In addition, the question ignores the difference between the how society views the victim in abortion from how it views the victim in what we have legally defined as murder. For decades now, we have had no clear and consistent societal message stating that the unborn child is a human life and deserves rights. So if we add that to the other factors that make considering getting an abortion such a complex and personal issue, how could we regard expectant mothers seeking abortions in the same way as we view those who voluntarily take what society has been easily recognized as human life for centuries and even millennia?
At the same time, this question can be used by pro-choice advocates to switch too much of our focus to the trials of the expectant mother that we give less and less consideration to the status and plight of the unborn child. This has an emotional effect of making excusable the taking of human life because of the extraordinary circumstances involved. Yes, some might admit that an unborn child is human, but because of the trials of the expectant mother, we will have to make an exception to valuing and protecting human life by allowing her to choose abortion if she feels the need to. This is the part of the question Carter is trying to answer that he never addresses. But he is never meant to according to the intentions of many a pro-choice advocate who would ask the question.
But there is another unaddressed issue at hand. When Matthews quite logically asks Trump what sanctions should be placed on the expectant mother who seeks to end the life of her unborn child, Matthews presupposes that legal sanctions must be punitive and thus must require time in jail. And it is quite right for him to assume that the law would result in punishing the mother because we simply live in a very punitive society. Criminals must be punished, not helped, according to our legal system. And full credit for that punitive mindset belongs to the very first settlers many of whom were religiously conservative Christians. So, in other words, Conservative Christianity deserves full credit for Chris Matthews' logic when he asked Trump about how mothers seeking abortions should should serve time in jail.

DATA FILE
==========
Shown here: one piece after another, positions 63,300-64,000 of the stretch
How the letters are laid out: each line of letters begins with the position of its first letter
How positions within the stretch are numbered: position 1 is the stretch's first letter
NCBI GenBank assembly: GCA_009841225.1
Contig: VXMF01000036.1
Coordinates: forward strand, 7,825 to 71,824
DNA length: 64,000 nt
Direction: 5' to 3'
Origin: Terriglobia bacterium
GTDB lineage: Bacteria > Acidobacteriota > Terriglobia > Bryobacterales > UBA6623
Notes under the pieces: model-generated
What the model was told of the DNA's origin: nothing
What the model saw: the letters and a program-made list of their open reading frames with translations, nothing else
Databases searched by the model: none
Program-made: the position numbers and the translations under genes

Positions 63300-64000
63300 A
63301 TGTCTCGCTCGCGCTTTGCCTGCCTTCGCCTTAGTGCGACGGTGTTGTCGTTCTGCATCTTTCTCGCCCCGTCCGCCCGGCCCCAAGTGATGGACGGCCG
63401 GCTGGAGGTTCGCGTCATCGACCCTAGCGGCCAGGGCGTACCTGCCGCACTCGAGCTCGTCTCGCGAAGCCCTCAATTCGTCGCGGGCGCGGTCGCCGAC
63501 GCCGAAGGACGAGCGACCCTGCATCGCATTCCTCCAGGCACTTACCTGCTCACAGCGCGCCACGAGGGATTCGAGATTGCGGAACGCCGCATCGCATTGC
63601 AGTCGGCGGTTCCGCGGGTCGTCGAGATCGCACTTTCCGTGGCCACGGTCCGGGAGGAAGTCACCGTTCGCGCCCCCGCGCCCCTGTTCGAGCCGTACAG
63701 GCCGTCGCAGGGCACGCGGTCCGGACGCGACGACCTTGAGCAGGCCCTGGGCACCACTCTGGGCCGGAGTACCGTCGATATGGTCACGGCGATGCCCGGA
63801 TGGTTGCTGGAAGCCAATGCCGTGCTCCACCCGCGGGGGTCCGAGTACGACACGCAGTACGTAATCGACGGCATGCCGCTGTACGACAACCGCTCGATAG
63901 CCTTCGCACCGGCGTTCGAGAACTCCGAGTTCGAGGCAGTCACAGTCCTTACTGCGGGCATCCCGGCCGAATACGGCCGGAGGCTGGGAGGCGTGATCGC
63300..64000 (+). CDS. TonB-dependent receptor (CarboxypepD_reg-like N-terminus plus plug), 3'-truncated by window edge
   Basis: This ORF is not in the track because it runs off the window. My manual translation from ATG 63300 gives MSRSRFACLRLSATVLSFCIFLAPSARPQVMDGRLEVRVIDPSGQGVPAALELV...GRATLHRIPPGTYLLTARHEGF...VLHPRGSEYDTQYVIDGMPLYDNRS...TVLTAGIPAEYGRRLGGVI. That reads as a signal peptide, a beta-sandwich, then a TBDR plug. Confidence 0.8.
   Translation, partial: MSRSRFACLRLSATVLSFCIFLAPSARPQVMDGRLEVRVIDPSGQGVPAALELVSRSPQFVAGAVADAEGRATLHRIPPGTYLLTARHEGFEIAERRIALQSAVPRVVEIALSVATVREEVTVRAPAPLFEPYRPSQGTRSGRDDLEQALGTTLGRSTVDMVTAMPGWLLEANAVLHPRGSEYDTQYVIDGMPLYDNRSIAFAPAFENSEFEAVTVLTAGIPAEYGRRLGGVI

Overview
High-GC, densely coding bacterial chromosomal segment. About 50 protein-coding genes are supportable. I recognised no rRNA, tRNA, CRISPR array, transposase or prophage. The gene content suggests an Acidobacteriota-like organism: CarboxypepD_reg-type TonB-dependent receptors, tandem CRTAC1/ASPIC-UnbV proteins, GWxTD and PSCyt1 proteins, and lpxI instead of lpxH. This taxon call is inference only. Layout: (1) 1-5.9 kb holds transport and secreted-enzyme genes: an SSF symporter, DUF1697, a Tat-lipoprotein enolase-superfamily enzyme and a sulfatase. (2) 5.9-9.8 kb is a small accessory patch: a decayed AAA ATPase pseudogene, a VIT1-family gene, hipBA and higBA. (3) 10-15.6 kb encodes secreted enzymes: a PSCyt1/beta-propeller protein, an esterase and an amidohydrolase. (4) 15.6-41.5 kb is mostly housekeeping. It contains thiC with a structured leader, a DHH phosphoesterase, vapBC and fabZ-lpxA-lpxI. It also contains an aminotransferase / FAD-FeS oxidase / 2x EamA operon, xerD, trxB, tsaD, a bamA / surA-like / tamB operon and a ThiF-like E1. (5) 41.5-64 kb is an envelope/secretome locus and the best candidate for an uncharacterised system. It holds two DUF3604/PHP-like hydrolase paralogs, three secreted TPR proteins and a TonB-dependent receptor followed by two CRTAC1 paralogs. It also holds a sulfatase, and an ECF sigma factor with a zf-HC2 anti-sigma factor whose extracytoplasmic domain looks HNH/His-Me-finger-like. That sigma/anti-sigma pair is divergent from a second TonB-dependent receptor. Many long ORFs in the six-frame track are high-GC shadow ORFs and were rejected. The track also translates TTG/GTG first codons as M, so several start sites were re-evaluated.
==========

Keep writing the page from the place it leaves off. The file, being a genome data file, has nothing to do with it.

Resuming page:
But what if we started to change our legal system so that some actions would merit access to resources, personal help and counseling instead of harsh punishments? Then, the answer to Matthews' question to Trump which Carter attempted to answer could be both consistent with the notion that the expectant mother played a role in the death of her unborn child while recognizing the difficult predicament that any expectant mother faces when she even considers to undergo an abortion.
Abortion is very much a serious and sensitive issue. For it involves somber situations that pregnant wome are forced to face: a woman's personal and human rights and liberty, and the definition of human life. Is the unborn child a human who deserves human rights? It seems that with the question Carter tried to answer and the context of that question provided by Chris Matthews' interview of Donald Trump, determining the definition of human life and the human status of the unborn child have the lowest priority in our national debate on abortion. And being that the definition of human life is an objective one, ominous results lay on the horizon for any society if it attempts to bypass addressing the issue of whether or not the unborn child is a human life deserving human rights.
|This Month's Scripture Verse:|
Whoever loves money never has enough;
whoever loves wealth is never satisfied with their income.
This too is meaningless -- Ecclesiastes 5:10